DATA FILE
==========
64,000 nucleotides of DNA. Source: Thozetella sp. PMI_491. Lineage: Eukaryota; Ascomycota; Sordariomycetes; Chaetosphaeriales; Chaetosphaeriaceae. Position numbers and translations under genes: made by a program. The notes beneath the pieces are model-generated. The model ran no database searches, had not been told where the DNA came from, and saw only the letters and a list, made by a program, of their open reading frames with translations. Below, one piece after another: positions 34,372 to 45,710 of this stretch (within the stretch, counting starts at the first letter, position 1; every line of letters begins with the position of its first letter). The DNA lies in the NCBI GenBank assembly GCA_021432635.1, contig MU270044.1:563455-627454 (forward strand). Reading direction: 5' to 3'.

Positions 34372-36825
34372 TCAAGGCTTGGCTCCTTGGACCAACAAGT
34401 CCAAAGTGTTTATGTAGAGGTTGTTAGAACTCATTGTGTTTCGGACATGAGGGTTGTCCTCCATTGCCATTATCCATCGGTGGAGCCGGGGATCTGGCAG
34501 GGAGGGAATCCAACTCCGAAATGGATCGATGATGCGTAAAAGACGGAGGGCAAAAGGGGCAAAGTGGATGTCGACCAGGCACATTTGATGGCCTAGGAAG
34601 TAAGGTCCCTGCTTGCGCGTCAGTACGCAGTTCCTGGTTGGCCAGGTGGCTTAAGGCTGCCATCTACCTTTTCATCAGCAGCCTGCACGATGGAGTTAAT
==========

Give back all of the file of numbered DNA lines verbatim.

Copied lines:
64,000 nucleotides of DNA. Source: Thozetella sp. PMI_491. Lineage: Eukaryota; Ascomycota; Sordariomycetes; Chaetosphaeriales; Chaetosphaeriaceae. Position numbers and translations under genes: made by a program. The notes beneath the pieces are model-generated. The model ran no database searches, had not been told where the DNA came from, and saw only the letters and a list, made by a program, of their open reading frames with translations. Below, one piece after another: positions 34,372 to 45,710 of this stretch (within the stretch, counting starts at the first letter, position 1; every line of letters begins with the position of its first letter). The DNA lies in the NCBI GenBank assembly GCA_021432635.1, contig MU270044.1:563455-627454 (forward strand). Reading direction: 5' to 3'.

Positions 34372-36825
34372 TCAAGGCTTGGCTCCTTGGACCAACAAGT
34401 CCAAAGTGTTTATGTAGAGGTTGTTAGAACTCATTGTGTTTCGGACATGAGGGTTGTCCTCCATTGCCATTATCCATCGGTGGAGCCGGGGATCTGGCAG
34501 GGAGGGAATCCAACTCCGAAATGGATCGATGATGCGTAAAAGACGGAGGGCAAAAGGGGCAAAGTGGATGTCGACCAGGCACATTTGATGGCCTAGGAAG
34601 TAAGGTCCCTGCTTGCGCGTCAGTACGCAGTTCCTGGTTGGCCAGGTGGCTTAAGGCTGCCATCTACCTTTTCATCAGCAGCCTGCACGATGGAGTTAAT